Directed by Akira Kurosawa
“Laugh at us, we’re young and stupid… it’s our fate,” says our protagonist, Sanshiro Sugata before a climactic yet completely unnecessary fight to the death, thus completing his spiritual character journey. In the beginning of Sanshiro Sugata, the titular character is a stubborn, reckless and ambitious judo fighter. He takes care of a group of attackers and will take on the whole village if it came to that. By the end he becomes a reluctant fighter, finally understanding the value of honor.
I hope I’m not stereotyping here, but a lot of old Japanese films deal with young characters learning lessons (about such things as honor), and they are often caring for an ailing elder. There is a great sense of duty and sacrifice as the young-ins learn what it means to grow up. And growing up, in this case, means empathy. The characters in these coming of age scenarios do not learn a big lesson about the world which will impact them as they go about their own lives (as in most American coming of age films), they just learn what it means to take care of the people who came before you. There’s a sense that life goes on, generations follow each other, and you’re just another part of that movement. In something like Rob Reiner’s Stand By Me, the young hero of the film learns a lesson about death and friendship which he carries with him as he grows up and becomes a successful novelist. The story is about his personal growth and the way that benefits his own life, not the lives of those around him.
Early on Sugata is something like Rocky Balboa at the end of Rocky. He’s already got all the strength and talent in the world. In the first twenty-five minutes he finds a teacher who makes it very clear what he’s lacking, “honor.” We then get a brief title card and move ahead in the story when Sugata is now imbued with that honor. He’s still eager to fight, but he shows more self-control, even when a sinister-looking man challenges him to a fight and promises that they will meet again.
A series of fights (and victories) lead Sugata, the best fighter in the village, to a match with an older man. Before the fight, Sugata witnesses a woman, Sayo, praying selflessly for her father’s well-being. He admires and is attracted to her. When he learns that Sayo is the daughter of the man he is to fight, he becomes loaded with second thoughts. Try as he might, the villagers won’t let Sugata flee from the fight, and so he and the older man spar, and Sugata badly injures him.
Immediately Sugata rushes to his aid and even stays with the man and Sayo to help care for him. Soon the sinister man from before, Higaki, returns to town and challenges Sugata to a fight to the death, seemingly over Sayo. Sugata reluctantly agrees, and in a beautiful, dramatic scene they fight through the howling winds on a dark hillside.
This is where Sugata delivers the above line of dialogue before a battle that nearly kills him and does eventually kill his rival.
On the surface, Sugata experiences very little change. This isn’t a story about an underdog fighter rising up the ranks, like in most boxing movies, because Sugata is already the best there is at the start. All that changes is his outlook. He’s eager to fight anyone that comes his way, and by the end he continues to do so. It’s in a way his job, but he expresses regret for his actions. The last two of his fights are both victories that leave a sour taste in his mouth.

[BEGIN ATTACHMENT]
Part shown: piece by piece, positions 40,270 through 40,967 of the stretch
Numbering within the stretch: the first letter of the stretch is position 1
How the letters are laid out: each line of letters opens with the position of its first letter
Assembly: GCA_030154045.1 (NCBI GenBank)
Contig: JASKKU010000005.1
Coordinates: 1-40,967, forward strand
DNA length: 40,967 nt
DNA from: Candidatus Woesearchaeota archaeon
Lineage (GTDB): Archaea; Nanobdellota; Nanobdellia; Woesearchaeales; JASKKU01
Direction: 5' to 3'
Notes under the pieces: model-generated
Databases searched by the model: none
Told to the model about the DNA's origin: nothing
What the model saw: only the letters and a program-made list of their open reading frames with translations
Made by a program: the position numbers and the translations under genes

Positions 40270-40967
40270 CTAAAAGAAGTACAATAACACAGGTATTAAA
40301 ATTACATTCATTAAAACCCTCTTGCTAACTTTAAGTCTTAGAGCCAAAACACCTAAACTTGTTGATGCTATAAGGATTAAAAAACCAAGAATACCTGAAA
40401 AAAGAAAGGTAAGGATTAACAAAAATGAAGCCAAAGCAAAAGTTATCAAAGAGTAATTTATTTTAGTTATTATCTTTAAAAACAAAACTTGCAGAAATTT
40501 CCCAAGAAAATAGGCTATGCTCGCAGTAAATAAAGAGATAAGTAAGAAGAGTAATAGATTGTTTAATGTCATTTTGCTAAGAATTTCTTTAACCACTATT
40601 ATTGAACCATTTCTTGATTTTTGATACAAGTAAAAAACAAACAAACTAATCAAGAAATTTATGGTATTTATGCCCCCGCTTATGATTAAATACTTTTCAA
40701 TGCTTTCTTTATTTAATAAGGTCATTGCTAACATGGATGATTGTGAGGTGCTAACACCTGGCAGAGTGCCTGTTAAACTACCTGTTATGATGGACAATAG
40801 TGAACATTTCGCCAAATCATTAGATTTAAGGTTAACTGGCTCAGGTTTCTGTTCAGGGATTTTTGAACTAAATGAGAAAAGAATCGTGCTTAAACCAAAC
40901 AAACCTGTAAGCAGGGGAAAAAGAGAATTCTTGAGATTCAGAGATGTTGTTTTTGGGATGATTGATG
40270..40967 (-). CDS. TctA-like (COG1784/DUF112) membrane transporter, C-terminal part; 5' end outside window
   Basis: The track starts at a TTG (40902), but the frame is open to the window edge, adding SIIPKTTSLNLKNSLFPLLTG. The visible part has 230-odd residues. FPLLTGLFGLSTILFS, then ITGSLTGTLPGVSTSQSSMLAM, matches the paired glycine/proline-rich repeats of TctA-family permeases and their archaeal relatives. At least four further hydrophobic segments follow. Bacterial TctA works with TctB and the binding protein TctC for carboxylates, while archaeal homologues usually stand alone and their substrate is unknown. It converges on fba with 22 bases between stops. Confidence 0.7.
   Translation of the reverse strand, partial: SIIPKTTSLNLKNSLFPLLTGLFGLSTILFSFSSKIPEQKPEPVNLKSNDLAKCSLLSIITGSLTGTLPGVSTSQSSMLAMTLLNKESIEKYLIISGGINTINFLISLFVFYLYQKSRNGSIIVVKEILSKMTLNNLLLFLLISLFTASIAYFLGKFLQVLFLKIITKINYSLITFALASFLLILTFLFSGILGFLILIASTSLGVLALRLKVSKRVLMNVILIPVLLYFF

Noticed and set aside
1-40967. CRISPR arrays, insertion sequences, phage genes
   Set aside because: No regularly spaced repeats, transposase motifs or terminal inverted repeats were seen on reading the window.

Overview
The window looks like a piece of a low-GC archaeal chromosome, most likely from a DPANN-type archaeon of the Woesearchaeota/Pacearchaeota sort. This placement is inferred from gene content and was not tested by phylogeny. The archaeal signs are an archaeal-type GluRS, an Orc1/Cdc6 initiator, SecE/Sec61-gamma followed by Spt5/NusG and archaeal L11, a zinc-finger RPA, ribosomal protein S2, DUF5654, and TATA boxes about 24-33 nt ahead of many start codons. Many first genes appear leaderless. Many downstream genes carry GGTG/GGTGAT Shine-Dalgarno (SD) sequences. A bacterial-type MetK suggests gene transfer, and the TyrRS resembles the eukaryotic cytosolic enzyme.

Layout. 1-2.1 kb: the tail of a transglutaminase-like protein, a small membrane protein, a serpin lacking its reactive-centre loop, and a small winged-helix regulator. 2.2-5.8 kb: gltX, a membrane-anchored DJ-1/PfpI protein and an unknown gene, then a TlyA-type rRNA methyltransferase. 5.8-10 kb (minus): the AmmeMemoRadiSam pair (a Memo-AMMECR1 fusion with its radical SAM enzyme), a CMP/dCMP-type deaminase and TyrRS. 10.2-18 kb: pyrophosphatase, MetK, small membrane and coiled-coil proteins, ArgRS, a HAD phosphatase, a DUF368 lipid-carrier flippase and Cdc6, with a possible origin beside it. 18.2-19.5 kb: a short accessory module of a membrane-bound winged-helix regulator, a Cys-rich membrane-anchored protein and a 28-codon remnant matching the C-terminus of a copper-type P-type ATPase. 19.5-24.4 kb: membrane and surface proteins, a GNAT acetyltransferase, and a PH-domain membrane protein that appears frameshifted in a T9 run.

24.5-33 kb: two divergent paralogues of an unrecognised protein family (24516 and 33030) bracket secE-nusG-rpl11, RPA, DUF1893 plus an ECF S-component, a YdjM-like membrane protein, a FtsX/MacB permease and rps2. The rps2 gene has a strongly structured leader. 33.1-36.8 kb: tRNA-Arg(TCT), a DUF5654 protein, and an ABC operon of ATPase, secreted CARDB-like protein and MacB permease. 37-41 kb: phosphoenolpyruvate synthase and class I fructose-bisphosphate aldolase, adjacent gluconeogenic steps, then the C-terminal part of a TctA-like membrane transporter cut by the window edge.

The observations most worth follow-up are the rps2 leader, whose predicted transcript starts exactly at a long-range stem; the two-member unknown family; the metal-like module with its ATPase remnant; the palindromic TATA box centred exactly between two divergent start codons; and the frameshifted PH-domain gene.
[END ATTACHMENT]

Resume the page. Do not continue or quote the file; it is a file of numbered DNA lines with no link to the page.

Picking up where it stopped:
In the end, Sugata boards a train with Sayo to his next assignment. Though he’s a changed man, he will keep fighting because it’s what he does. He feels honor in this role.
Sugata is really just like a modern day football player who realizes the damage he’s doing to himself but who can’t retire because he’s paid handsomely and has a family to support. He continues giving out and taking the beating, but he does so reluctantly. Sugata would be the perfect type of player, actually. He’s physically adept, but he’s loyal to a fault (from my perspective), so people like Jerry Jones would have an easy time keeping him in line.
Sanshiro Sugata is the first film directed by famed director Akira Kurosawa.
“According to Japanese cinema scholar Donald Richie, the reason Kurosawa was allowed to direct the film was because he had had two film scripts printed, including one of which had won the education minister’s prize. However, his work was too far away from the government requirements for a wartime film. Tomita’s novel, on the other hand, was considered “safe”, dealing, as it did, with a Japanese subject such as the rivalry between judo and jujitsu, was a period piece, and was a popularist subject. Kurosawa deliberately went out to make a “movie-like movie”, as he knew he would not be able to insert any particularly didactic qualities in the film.”
I’m not yet too familiar with Kurosawa’s work, having only seen Seven Samurai too many years ago to remember past the broad strokes, so I can’t say much about how this film relates to his best ones both in style and in terms of theme. From what I can tell it feels like a safe story, one he could tell well but one which wasn’t personal to him. The story goes that there were around 17 minutes cut from this film to satisfy national censors which were never recovered. Watching this on filmstruck.com, there is a title that refers to all the footage which was lost from the original print, but the people who re-released this current cut (79 minutes long) felt it had enough of the spirit of the original to be seen.
The importance of this film likely has less to do with the film itself and more to do with the man who made it, as if we could only look into Sanshiro Sugata with the appropriate curiosity after seeing the best of Kurosawa’s subsequent films.
Up Next: Murder on the Orient Express (2017), Thumbsucker (2005), Born on the Fourth of July (1989)